China Denies Allegations of Harassment of Journalists

K J M Varma/Beijing
China Denies Allegations of Harassment of Journalists
China today brushed aside suggestions of tensions in the country following anonymous Internet postings calling for Arab-style "Jasmine" uprisings as well police carrying out harassment of foreign journalists.

"I haven't noticed any signs of tension," Foreign Minister Yang Jiechi told reporters at a briefing at China's annual parliamentary session.

"What I have seen is that the Chinese people had a joyful Lunar New Year and Lantern Festival. Now we are busy doing our work, focusing our attention on pursuing domestic development," he said.

China has been on the edge following widespread uprisings in North Africa and Middle East and has placed restrictions on foreign journalists attempting to follow proposed public protests listed anonymously on Internet.

Yang said that no foreign reporters were beaten up by police while trying to move to cover listed protests and told the media personnel that they should abide by Chinese laws and regulations in reporting activities in the country.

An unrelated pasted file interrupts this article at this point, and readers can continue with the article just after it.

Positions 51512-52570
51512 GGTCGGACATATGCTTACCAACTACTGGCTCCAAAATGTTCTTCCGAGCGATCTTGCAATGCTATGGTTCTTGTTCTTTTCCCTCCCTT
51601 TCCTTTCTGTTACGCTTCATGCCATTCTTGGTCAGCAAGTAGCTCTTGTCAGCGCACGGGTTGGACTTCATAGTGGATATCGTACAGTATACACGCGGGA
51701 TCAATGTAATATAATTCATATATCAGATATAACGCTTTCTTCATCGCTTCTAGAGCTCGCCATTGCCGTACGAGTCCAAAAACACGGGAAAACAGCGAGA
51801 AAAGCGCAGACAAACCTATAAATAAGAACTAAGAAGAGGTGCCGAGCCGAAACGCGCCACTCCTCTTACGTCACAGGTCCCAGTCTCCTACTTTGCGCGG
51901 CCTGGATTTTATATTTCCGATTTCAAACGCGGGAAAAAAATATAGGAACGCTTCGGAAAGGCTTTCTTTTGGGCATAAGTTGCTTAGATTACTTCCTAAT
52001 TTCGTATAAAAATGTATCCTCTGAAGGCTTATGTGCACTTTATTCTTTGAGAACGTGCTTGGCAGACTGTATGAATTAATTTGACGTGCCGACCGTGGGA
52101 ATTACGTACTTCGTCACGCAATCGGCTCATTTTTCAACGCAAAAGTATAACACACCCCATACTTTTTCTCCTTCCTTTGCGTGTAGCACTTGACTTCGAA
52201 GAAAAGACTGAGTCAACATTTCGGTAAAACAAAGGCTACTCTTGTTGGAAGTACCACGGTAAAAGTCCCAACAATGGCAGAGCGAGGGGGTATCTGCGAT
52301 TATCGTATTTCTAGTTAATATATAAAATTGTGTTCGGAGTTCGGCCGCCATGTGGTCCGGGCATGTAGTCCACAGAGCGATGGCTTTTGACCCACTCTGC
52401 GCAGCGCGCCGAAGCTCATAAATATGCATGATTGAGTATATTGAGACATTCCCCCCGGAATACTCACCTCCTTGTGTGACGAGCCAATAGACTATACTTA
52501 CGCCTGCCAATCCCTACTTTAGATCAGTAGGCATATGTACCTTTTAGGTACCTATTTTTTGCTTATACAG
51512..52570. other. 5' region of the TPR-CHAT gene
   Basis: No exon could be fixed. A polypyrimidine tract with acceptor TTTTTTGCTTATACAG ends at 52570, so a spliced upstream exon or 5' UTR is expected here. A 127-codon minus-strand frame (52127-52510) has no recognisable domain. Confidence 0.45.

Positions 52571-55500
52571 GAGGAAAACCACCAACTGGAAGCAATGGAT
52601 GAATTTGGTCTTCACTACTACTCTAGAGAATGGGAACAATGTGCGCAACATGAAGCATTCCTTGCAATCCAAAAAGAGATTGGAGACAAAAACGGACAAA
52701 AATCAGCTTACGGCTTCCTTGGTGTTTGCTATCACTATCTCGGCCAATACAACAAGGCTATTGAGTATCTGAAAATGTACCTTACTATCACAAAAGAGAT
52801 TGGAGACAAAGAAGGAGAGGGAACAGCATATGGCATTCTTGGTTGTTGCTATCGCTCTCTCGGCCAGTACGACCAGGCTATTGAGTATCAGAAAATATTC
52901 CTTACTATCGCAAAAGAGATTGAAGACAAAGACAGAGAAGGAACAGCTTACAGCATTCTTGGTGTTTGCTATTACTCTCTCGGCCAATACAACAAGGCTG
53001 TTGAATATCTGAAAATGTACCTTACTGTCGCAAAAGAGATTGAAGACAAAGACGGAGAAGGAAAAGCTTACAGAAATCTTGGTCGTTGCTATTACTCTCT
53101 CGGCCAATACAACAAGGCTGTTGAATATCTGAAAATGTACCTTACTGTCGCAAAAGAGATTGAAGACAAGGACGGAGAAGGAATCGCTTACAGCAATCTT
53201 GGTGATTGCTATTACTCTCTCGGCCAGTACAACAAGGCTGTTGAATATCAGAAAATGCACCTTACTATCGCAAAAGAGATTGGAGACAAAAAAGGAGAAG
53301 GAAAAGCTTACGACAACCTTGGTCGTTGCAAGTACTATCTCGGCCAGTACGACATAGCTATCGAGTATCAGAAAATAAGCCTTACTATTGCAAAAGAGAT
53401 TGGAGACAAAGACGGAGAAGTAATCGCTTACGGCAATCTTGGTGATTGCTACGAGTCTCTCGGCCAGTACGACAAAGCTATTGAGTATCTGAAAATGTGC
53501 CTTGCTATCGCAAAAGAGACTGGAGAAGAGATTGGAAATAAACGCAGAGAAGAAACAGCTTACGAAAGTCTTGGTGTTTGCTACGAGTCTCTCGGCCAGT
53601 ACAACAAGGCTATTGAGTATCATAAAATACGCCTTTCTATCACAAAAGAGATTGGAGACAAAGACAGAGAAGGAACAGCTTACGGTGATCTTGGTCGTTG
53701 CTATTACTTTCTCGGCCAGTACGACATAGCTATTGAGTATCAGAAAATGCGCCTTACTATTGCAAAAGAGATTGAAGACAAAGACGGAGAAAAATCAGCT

"China is a country under the rule of law, and we abide by the law. We have always followed relevant laws and regulations in managing the affairs related to foreign journalists in China," he said.

Asked about the allegations that some foreign journalists have been beaten up in Beijing and Shanghai, the foreign minister said "there are no such issues."

"We don't want to see anyone make something out of thin air," Yang said, acknowledging that the road ahead for China will not be smooth.

"But we have the confidence and determination that we will be able to overcome the difficulties on the way ahead under the correct leadership of the Communist Party Committee Central Committee and the State Council," he said.
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